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Pale Blue Dot: A Vision of the Human Future in Space

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Format: Hardcover

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Book Overview

"FASCINATING . . . MEMORABLE . . . REVEALING . . . PERHAPS THE BEST OF CARL SAGAN'S BOOKS." --The Washington Post Book World (front page review) In Cosmos, the late astronomer Carl Sagan cast his gaze... This description may be from another edition of this product.

Customer Reviews

6 ratings

Indisputably, a one of a kind book!

Carl Sagan could write a million words, and i’d read every single word written. An incredible figure in the history of Science. No other man could demonstrate our insignficance, yet also demonstrate our SIGNFICANCE on this Planet called Earth. Every human being should read this book once in their lifetime but the reality is, only a few will live to know the words written by Carl Sagan. An inevitable truth, but be sure to be one of the few who live knowing of those words & wisdom. 100% recommend!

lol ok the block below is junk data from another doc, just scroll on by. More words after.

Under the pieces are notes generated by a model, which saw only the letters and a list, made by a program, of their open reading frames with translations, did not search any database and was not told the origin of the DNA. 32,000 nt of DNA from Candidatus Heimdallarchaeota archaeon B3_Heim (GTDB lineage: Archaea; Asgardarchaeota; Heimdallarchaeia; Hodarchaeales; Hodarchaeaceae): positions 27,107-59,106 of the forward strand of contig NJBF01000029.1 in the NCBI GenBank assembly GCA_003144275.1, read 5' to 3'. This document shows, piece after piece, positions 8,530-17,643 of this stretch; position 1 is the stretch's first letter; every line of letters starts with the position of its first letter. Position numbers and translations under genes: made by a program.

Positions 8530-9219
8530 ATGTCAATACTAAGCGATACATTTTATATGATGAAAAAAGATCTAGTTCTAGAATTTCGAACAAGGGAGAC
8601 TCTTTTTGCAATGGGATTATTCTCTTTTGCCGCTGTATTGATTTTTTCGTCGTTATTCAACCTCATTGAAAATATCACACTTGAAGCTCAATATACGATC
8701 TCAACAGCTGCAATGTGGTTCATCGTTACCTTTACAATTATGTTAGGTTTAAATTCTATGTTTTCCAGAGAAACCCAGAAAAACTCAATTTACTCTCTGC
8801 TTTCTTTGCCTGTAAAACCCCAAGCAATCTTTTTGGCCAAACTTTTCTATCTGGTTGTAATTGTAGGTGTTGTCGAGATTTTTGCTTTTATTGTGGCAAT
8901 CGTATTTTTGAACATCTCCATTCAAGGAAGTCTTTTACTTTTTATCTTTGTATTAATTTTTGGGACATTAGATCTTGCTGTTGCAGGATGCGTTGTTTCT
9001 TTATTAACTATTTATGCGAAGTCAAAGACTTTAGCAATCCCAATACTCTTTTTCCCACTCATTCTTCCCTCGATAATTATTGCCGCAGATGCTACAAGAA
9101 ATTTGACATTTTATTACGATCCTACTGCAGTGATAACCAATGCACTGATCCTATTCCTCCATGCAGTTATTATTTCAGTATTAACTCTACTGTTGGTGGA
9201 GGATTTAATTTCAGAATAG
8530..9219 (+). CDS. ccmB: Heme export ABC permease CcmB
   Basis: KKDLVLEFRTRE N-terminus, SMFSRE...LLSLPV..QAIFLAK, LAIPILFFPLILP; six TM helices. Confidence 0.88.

Ordered hard cover copy but received paperback instead

Book is correct but not hardcover like I ordered

Carl Sagan blows you away with this book

Carl Sagan was a gift to mankind. A gift we do not deserve. This is amazing book on our accomplishments in science and what humanity can accomplish in the future. If you are a fan of Sagan then you must read this book.

It's good edition but pages keep falling apart

It's good edition with nice illustrations and good paper quality. But the moment I started flipping pages different portions of book kept coming off from binding.

You live here!